Computer codes make sweet music for self-playing piano

   
   
 Climbpr
17 Jan 2018 12:12:37.167

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Unique computer codes have been used to create an interactive self-playing piano performance that is part of a new videogame music and audio festival taking place in Nottingham this weekend.

Researchers from the Mixed Reality Labaratory at the University of Nottingham have collaborated with pianist and composer in residence Maria Kallionpaa to create a unique performance composition called ‘Climb’.

‘Climb’ is part of the first ‘All Your Bass’ festivel taking place on Friday 19th and Saturday 20th January at the National Videogame Arcade, Antenna and the Royal Concert Hall.

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Unique musical composition


This unique musical composition combines contemporary piano with elements of computer games to creat a non-linear piece of music accompanied by graphics in which the pianist negotiates an ascent of a mountain, choosing their path as they go, encountering weather, animals and other obstacles along the way.

Specially developed computer code or ‘musiccodes’ communicate with the piano to create different musical pathways, meaning there are many different possible compositions the pianist could create.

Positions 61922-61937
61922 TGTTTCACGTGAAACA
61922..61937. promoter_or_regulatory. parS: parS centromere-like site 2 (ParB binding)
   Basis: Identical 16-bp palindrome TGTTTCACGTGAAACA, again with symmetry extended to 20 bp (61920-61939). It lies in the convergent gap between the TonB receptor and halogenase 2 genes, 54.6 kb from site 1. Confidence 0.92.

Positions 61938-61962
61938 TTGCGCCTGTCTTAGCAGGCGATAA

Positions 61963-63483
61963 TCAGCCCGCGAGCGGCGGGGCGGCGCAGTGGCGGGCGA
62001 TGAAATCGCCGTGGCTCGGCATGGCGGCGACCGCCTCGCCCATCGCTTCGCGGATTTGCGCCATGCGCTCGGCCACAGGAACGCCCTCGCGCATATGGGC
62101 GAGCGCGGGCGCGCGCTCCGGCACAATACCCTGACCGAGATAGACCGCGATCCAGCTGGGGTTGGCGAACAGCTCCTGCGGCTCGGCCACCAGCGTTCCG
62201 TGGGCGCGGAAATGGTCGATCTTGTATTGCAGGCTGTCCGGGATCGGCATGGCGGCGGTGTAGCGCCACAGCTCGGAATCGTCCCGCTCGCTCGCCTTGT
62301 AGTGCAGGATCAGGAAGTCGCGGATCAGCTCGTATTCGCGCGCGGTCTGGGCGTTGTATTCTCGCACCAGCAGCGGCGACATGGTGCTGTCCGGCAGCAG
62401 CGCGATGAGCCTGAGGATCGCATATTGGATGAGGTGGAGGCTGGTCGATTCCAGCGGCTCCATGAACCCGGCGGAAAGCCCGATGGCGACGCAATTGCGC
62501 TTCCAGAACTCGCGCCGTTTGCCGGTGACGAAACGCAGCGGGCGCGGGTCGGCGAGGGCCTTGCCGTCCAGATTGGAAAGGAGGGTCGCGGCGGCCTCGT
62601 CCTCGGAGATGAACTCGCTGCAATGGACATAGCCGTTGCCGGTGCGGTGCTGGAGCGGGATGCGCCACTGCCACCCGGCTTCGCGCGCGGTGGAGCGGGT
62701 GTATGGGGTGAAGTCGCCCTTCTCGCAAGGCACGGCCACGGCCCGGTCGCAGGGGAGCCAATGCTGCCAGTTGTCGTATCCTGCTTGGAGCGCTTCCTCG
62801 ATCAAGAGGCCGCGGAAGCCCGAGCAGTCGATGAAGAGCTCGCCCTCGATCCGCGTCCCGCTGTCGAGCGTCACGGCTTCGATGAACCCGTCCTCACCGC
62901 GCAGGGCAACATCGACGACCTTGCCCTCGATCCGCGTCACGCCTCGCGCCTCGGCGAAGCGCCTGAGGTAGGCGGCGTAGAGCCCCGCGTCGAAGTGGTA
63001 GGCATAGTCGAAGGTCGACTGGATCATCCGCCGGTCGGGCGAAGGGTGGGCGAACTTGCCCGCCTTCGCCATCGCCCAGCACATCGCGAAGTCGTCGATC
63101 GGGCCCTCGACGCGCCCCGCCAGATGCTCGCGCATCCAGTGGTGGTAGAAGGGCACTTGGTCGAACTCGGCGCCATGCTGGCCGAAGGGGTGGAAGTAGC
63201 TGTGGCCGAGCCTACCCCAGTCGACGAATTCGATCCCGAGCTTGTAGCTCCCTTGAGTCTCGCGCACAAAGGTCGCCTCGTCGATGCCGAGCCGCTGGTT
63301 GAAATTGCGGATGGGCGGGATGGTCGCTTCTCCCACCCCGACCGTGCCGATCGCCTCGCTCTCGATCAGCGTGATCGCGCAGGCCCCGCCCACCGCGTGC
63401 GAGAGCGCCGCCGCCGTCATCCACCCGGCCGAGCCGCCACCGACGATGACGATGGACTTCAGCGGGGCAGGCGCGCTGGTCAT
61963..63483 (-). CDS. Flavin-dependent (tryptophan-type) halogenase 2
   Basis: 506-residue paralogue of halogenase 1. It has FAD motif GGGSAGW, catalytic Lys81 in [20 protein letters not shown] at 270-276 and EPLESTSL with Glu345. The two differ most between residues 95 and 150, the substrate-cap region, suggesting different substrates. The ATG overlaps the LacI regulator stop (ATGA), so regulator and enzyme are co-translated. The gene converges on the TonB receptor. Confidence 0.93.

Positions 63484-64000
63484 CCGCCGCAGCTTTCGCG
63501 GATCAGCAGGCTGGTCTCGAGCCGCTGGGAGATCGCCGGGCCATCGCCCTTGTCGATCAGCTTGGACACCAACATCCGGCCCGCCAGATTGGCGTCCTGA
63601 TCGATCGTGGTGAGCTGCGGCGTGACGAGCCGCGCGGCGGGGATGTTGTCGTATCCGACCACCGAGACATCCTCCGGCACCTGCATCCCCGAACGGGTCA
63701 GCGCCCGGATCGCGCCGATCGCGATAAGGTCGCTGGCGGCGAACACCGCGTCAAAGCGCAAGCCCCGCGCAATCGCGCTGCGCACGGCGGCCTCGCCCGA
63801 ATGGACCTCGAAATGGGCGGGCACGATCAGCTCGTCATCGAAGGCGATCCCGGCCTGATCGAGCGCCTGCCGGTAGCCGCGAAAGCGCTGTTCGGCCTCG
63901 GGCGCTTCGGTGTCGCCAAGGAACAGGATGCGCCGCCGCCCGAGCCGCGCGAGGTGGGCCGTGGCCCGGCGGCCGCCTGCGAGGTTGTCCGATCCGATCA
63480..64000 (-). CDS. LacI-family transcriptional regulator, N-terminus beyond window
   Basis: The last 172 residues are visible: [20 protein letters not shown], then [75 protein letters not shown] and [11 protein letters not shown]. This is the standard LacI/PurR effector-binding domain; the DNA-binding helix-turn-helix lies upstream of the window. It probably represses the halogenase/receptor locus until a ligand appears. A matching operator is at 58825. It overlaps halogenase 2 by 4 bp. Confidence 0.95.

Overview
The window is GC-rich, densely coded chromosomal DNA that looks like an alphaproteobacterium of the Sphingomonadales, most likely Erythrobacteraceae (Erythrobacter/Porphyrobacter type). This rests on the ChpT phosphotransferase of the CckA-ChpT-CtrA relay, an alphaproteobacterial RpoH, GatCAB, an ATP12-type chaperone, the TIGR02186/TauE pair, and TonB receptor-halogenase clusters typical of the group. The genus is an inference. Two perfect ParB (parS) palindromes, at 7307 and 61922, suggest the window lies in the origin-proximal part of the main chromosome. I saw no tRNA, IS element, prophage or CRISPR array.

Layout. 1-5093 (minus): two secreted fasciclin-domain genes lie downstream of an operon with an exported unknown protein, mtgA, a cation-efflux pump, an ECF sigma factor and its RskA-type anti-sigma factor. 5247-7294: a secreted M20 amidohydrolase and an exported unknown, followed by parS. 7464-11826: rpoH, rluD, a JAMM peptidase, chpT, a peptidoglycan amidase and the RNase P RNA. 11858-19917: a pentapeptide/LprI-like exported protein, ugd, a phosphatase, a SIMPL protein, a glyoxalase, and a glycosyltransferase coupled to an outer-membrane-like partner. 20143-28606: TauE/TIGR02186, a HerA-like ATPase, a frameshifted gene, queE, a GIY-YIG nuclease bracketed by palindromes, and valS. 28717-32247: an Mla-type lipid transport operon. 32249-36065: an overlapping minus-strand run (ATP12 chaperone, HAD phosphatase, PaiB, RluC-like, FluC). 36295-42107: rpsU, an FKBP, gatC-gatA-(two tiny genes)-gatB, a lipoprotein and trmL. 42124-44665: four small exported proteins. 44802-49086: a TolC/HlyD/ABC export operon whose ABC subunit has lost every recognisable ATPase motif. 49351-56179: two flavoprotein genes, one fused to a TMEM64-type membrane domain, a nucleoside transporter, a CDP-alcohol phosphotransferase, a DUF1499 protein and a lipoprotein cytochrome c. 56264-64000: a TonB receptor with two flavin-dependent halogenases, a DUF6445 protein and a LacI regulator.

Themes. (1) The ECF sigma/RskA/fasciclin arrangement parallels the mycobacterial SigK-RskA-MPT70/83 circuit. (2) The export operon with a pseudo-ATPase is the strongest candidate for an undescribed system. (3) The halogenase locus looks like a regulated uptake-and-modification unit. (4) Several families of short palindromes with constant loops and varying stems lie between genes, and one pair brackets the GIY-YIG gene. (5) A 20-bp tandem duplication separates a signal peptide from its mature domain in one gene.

Dr Adrian Hazzard, Research Fellow at the University of Nottingham’s Mixed Reality Lab said: “Climb is made up of 23 fragments or musical events that the code allows to play in different orders. These fragments are like pieces of a puzzle that can be put together in different ways to create different pieces of music for the pianist to play and the audience to experience. The added visual element of the performance takes inspiration from videogames and provides a more immersive experience.”

Duets and challenges

The codes can also trigger duets and challenges with the interactive system mimicking an invisible musical partner who may jump to new points in the score testing the pianists skills.

The Mixed Reality Lab creates interactive technologies to enhance everyday life. Research is grounded in the field of Human-Computer Interaction and crosses into the arts and social sciences. Using computer science methodology the team of experts develop novel digital technologies and deploy and understand them in real situations.

Adrian said: “We’re delighted to be participating in All Your Bass. The NVA is at the vanguard of bringing cutting edge work to the public and we can’t wait to see what they make of our interactive musical experiences.”

 

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Story credits

More information is available from Adrian Hazzard in the School of Computer Science on 0115 8232554: Adrian.Hazzard@nottingham.ac.uk  or Jane Icke or Lindsay Brooke, Media Relations Managers (Faculty of Science), on 0115 9515 751, jane.icke@nottingham.ac.uk or Lindsay.brooke@nottingham.ac.uk
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Jane Icke - Media Relations Manager (Faculty of Science)

Email: jane.icke@nottingham.ac.uk Phone: +44 (0)115 951 5751 Location: University Park

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Published Date
Thursday 16th October 2014

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